The Rayback Collective is loud and packed with people escaping the sleet outside, but the table of people writing postcards is an oasis of focused quiet. A group of graduate students is sitting at a table with a pile of blank postcards, pens, and stamps, all scribbling away. The postcards are bound for Denver and Washington, D.C., and they are all passionate pleas for science funding.
In 2017, the White House proposed a 2018 budget that called for major cuts across science and technology agencies. These cuts would have affected funding for NASA, the National Institutes of Health, the National Science Foundation, and others. Scientists all over the United States were suddenly worried that they wouldn’t have the money they needed for their research.
The proposed budget sparked a science advocacy movement across the United States. Among other things, this movement was responsible for the national March for Science in Washington, D.C. as well as many sister marches across the nation. Scientists and science advocates stood up together to express support for scientific institutions.
Other advocacy events were on a smaller scale. In Boulder, CO, graduate student Bridget Menasche organized an event designed to send a message to Colorado politicians about science funding. Actually, many messages—all in postcard form.
Menasche held an event in June of 2017, called “Policy, Postcards and Pints,” at a local bar. She printed out science-themed postcards, brought packets of information about whether representatives in Colorado have fought for or against science funding, and camped out at Rayback Collective. The turnout was high, and by the end of the night, Menasche had collected about seventy postcards addressed to Colorado politicians.
Menasche got the idea when she heard that other advocacy groups were writing postcards to their politicians about various topics, and realized that it might be a good way to ease scientists into activism for something that they care about.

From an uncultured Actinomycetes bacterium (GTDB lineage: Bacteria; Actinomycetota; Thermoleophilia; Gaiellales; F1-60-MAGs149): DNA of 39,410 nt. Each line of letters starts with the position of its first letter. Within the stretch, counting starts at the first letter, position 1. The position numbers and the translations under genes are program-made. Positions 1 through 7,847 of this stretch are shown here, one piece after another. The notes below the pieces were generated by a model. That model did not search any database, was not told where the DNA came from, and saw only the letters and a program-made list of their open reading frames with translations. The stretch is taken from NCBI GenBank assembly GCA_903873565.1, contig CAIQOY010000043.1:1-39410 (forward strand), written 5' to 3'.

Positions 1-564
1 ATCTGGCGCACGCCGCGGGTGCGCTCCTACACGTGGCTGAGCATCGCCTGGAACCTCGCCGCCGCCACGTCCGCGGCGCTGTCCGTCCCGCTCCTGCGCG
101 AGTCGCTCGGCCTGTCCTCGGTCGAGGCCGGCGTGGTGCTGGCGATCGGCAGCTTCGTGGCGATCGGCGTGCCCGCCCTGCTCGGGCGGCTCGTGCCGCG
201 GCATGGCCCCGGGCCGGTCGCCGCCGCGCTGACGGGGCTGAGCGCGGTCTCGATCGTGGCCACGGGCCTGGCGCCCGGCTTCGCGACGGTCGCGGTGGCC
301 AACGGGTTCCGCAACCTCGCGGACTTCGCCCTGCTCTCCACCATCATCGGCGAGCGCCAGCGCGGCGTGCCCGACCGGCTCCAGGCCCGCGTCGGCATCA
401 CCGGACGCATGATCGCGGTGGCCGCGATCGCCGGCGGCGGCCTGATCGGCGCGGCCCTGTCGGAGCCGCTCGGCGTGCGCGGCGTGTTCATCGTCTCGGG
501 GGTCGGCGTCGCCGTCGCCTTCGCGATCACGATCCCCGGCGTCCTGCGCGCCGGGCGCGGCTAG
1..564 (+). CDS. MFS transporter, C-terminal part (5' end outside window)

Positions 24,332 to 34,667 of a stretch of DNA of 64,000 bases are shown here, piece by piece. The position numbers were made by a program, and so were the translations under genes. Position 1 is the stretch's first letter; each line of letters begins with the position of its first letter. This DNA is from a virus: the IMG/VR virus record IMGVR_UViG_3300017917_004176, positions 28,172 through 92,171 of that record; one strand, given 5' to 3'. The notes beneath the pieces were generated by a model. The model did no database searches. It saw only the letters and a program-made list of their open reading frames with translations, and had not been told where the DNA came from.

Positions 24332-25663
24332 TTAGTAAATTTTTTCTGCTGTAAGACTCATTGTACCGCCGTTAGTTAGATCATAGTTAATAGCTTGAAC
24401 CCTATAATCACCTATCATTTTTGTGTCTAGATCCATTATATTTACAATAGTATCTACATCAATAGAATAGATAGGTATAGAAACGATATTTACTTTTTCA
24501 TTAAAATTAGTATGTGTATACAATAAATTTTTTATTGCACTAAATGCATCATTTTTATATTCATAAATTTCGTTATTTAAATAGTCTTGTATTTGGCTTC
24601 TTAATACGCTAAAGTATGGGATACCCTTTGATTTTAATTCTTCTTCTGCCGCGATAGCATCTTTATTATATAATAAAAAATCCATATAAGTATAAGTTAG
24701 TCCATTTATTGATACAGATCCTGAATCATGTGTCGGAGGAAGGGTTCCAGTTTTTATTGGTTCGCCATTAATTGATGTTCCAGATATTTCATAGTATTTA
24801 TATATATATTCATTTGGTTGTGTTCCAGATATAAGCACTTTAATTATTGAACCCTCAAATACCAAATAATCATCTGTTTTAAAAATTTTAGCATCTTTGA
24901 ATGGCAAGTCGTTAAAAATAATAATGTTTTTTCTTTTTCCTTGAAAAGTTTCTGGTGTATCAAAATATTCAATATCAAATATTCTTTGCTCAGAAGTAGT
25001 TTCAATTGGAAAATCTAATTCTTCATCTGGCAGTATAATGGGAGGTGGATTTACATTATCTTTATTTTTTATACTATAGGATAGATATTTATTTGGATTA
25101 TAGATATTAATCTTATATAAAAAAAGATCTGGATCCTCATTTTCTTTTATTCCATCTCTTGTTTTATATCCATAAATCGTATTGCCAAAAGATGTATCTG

“It’s politics for introverts,” said Menasche. “It’s easy to do over a beer!”
Writing postcards might be easy and fun to do as a group, but it also takes time and effort that “clicktivism” or “slacktivism” initiatives (e.g. online surveys or signing petitions) don’t require. Dan Larremore is an assistant professor in the Department of Computer Science and the BioFrontiers Institute, and he wrote his own postcard at a more recent postcard-writing event. He explained why he thought postcard writing might be more effective than other methods.
“You can’t copy and paste a postcard, you have to write it by hand,” said Larremore. “That amount of effort is obvious to the people who are trying to make decisions.”
Menasche was very pleased with the turnout of her first postcard writing party. About 20 people produced a big stack of postcards, all of which Menasche put in the mail herself. She made the point that the political climate in June of 2017 might have been one of the factors in the high turnout.
“I think people were really concerned,” said Menasche. The White House budget had just come out, and that included a lot of suggestions for cuts to science. We didn’t know how congress was going to respond to the White House budget yet.”
In the end, the final budget for 2018 agreed on by the House and Senate was a pleasant surprise after the fear sparked by the White House’s proposed plan. Funding for science agencies was not cut, but instead stayed mostly constant.
Last week, Menasche held a second “Policy, Postcards and Pints” event. Although the mood was more congratulatory thanks to the optimistic 2018 budget, everybody there was cognizant of the current administration’s stance on science funding and the precarious financial situation. This time, Menasche sent 20 postcards to representatives in Colorado, many of them “thank you”s for the 2018 budget.
“I think it’s important that Congress gets positive reinforcement,” said Menasche, laughing. “Not just messages when we think they’re screwing up, but also messages from us when we think they’re doing a good job.”
Menasche is planning to hold another “Policy, Postcards and Pints” event in June. But if you want to advocate for science sooner than that, why not attend the 2018 March for Science? Science–and scientists–need you!
By Alison Gilchrist (@AlisonAbridged)